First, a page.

Whatever it happens to be, it is definitely creepy as hell and certainly raises quite a few questions.

Ultrasound Picture Appears To Show A ‘Demon’ Watching Over Unborn Child was contributed by a Myth

Philippine Priest Criticized For Riding A Hoverboard During Church Service


(PCM) A priest in the Philippine’s is being criticized after images and a video surfaced showing him riding a hoverboard and singing a song during his mass on Christmas Eve. He has been reprimanded by  the Philippine Roman Catholic Church officials who say what the priest did during mass was wrong  due to the fact that the mass is the church’s highest form of worship and “demands the utmost respect and reverence”.

Their statement goes on to say “It is not a personal celebration where one can capriciously introduce something to get the attention of the people”.   Rev. Albert San Jose has issued an apology for his actions during the church service, however did not released a full statement.

The video shows Rev. Albert San Jose riding up and down the church aisles on the hoverboard while pivoting and moving backwards. Many of the church parishioners can be heard applauding for Rev. San Jose in the video, however it was definitely offensive to some. The Reverend’s hoverboard routine took place just before the final blessing in the Mass at the church in Binan city in Laguna province.


Philippine Priest Criticized For Riding A Hoverboard During Church Service was contributed by a Myth

Mother Teresa Will Be Named A Saint By The Roman Catholic Church


(PCM) Saints are created by the Catholic Church as a way to provide role models for it’s followers and the Vatican has recently revealed that they will now be naming Mother Teresa a saint in the coming months.

Pope Francis has been creating new saints at an almost rapid pace, however the actual process for declaring an individual to sainthood is still very much cloaked in secrecy and looks at their performance of miracles, political ideology, as well as, large amounts of money passing hands.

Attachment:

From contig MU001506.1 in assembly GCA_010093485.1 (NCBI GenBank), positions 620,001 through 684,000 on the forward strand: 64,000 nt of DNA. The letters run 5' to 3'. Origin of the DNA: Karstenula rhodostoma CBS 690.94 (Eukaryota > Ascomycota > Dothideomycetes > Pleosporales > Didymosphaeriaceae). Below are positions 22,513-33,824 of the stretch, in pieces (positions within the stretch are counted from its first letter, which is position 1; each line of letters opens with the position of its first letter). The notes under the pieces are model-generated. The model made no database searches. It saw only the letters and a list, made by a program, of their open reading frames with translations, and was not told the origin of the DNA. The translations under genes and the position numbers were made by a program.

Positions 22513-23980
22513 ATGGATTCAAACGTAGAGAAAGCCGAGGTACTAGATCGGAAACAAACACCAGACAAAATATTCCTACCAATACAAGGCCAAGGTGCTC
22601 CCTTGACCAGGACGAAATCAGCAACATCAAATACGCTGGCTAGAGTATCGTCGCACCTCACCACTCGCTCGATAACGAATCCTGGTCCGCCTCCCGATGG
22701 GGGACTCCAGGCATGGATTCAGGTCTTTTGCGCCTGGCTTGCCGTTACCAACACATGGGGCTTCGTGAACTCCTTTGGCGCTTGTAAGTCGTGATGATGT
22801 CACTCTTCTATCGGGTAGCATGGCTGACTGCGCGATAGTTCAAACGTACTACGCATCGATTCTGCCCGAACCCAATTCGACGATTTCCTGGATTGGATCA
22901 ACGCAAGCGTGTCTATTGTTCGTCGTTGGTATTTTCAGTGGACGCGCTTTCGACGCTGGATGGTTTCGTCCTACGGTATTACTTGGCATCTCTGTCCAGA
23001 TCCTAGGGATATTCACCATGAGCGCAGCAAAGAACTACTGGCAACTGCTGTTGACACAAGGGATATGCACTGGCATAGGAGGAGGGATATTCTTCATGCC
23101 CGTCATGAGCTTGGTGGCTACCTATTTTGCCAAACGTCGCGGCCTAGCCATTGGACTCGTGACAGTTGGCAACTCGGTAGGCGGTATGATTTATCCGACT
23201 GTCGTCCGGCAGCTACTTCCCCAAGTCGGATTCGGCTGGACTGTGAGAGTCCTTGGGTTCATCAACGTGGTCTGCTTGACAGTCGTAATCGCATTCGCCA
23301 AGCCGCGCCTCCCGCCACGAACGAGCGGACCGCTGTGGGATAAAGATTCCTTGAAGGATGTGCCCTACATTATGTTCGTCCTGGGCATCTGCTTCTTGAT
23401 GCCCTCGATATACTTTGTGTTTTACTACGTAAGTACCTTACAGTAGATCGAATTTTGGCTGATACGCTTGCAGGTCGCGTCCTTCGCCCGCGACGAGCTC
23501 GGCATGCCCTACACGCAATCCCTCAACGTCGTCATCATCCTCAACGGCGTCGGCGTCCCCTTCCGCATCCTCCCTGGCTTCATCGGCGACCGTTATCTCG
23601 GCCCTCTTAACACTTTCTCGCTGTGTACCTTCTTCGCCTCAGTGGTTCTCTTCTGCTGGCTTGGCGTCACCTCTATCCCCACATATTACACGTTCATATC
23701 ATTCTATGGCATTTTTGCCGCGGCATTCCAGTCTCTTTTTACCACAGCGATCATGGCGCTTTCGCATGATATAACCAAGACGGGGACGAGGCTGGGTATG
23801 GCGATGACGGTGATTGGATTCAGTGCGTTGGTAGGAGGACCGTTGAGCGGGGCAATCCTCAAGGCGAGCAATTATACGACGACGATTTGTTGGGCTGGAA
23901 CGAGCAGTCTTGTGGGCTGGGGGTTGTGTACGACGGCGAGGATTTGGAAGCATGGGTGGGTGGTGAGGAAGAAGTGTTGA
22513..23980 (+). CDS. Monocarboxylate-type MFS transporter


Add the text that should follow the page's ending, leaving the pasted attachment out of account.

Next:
In more recent years under the watch and ruling of Pope Francis it is now easier than ever to obtain sainthood as he done away with the miracle requirement that was previously needed to obtain sainthood.

You may be wondering about just how a saint is created, and as we have stated earlier, much of the details remain veiled in mystery, however the basics are as follows:

  1. A postulator obtains documentation and testimony and then present the case to the Vatican’s Congregation for the Causes of Saints.
  2. The Congregation for the Cause of Saints come to an agreement that the individual has lived a virtuous life and forward the case directly to the Pope.
  3. The Pope then signs a decree attesting to the individuals heroic virtues
  4. If the individual discovered by the postulator has mysteriously healed another individual through prayer and their cure can not be medically explained than the individual’s case is presented for beatification.
  5. A panel of doctors, theologians, bishops and cardinals must then agree that the cure was instantaneous and complete and they will then send the case to the Pope
  6. The Pope then signs a decree that says the individuals can be beatified.
  7. The individual must then have a second miracle to be considered for canonization, after which they will become a saint

In the case of Mother Teresa, she is covered as far as miracles are concerned. She was beatified back in 2003 after an Indian woman by the name of Monica Besra claimed that Mother Teresa’s divine intervention cured her of a tumor.  Pope John Paul II waived the normal five-year waiting period for Mother Teresa’s beatification process to begin and launched it a year after her 1997 death.

Pope Benedict XVI then waived the five-year waiting period for John Paul in launching his beatification process in just a few weeks after his death in 2005. John Paul beat out Mother Teresa’s quick beatification by just a few days when he was beatified May 1, 2011.


The post Mother Teresa Will Be Named A Saint By The Roman Catholic Church appeared first on The World Of Pop Culture.

Anthropologist Uses Forensics To Draw The Most Realistic Version Of Jesus Christ


(PCM) Medieval artist and forensic anthropologist Richard Neave has crafted the most realistic version of what he believes Jesus Christ would have looked like at the time he lived.

Putting his science skills to the test, Neave used three skulls that were found at an Israeli archaeological site and used computerized tomography to structure the correct shape for Jesus’s face. The end result shows us a much different version of Jesus Christ than what has been previously depicted in and on countless works of art.

Neave feels that his version of the Holy Son is much closer to what Jesus would have actually looked like given the region that he lived. The three Israeli skulls were from a time period that closely matched when Jesus would have been alive.

Currently, there are no actual authentic drawings of Jesus that have been discovered, so therefore Neave’s version of Jesus Christ is being touted by scientists as the most realistic drawing of Jesus Christ ever created.

What do you think?

Anthropologist Uses Forensics To Draw The Most Realistic Version Of Jesus Christ was contributed by a Myth